Since the October diagnosis of Type 1 diabetes twin girl and I have both started to refer to her in a numeric form.
This morning started with the following conversation;
“What are you Molly?”
Quick prick of the finger, a sucking of blood, a lick away of the excess red gloop and then a flashing number.
“Oh, I’m 5 mummy, all fine.”
I then relax a little, 5 is a good number.
Later when Twin girl complains of a headache I ask again, “what are you Molly?”
The needle jabs in again, the blood struggles to come so we squeeze and push until a droplet appears, the machine eats it and the magic number appears.
“I’m high,” she says flatly, “what did I do.”
I pause for a moment, reflecting quickly on what just happened. She is 14 (a non diabetic has blood sugar levels of between 4-8; twin girl tells me at 14 you tend to feel crap) she didn’t make herself high, her diabetes is to blame for that.
Still she feels worse.
In some way I have turned her into a number. Imagine if someone referred to you by your weight all the time?
It could go like this…
Mummy : “oh I am tired,”
Twin Girl : “jump on the scales mummy”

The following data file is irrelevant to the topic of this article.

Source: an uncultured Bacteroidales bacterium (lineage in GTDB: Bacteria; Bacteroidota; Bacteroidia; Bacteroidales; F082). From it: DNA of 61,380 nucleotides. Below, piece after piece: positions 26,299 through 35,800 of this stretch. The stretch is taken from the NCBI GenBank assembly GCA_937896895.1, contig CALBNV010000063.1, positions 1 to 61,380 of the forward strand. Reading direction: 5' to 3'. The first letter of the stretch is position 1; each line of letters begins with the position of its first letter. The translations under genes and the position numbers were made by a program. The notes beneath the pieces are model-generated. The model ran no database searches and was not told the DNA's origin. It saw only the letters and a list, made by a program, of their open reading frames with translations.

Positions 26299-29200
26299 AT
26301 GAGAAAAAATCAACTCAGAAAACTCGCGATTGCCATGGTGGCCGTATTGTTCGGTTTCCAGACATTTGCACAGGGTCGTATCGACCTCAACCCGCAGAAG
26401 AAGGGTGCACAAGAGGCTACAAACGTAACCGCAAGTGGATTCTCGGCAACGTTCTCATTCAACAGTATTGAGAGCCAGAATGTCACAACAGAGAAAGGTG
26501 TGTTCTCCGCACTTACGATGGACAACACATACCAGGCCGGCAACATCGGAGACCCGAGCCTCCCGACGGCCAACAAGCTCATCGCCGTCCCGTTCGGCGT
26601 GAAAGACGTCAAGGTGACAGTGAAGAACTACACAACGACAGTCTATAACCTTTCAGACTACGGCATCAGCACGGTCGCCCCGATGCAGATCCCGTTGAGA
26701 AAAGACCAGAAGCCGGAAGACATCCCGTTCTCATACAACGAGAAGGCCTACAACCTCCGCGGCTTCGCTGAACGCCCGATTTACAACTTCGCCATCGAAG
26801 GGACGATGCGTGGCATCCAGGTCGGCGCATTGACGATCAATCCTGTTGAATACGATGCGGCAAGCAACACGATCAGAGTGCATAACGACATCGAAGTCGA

Much reluctance would come from me, and I would shed of every scrap of clothing, pull my stomach in and then eventually I would stand on.
The scales would bleat a rather high figure at me.
“I’m high, I’m fat” is what I would mutter, feeling no better for the experience.
Twin girl would nod at me, “maybe you should cut out the chocolate and wine, eh? Try and get to a 9?”
I don’t think I would like to be a number, certainly for something I can only exert a certain amount of control over. Weight is a poor comparison to Type 1 diabetes, I can get my number down, diabetes is known to bend the rules, it dislikes to be controlled.
It’s time for Twin girl to be Molly again, not a 3, 9, or 15.
It’s bloody challenging this diabetic game; bear with me though, I will work it out.
The mornings conversation ended like this…
“Your blood sugar is 14 honey, you have done nothing wrong. Now let’s have a run around the garden and get rid of some sugar, if that doesn’t work the extra insulin at lunch will scare it off.” I may have also patted myself on the back for my calm, measured, loving reaction whilst looking again for the man from Tesco’s to rock up with my Mother of the Year award.
My darling daughter looked at me with red eyes and said…
“So you are not cross?”
“No, silly it’s not your fault.”
Twin girl grinned at me cheekily.
“I know mummy, but that chocolate biscuit properly didn’t help!”
It would seem she is typical of a number – a cheeky little 7 year old.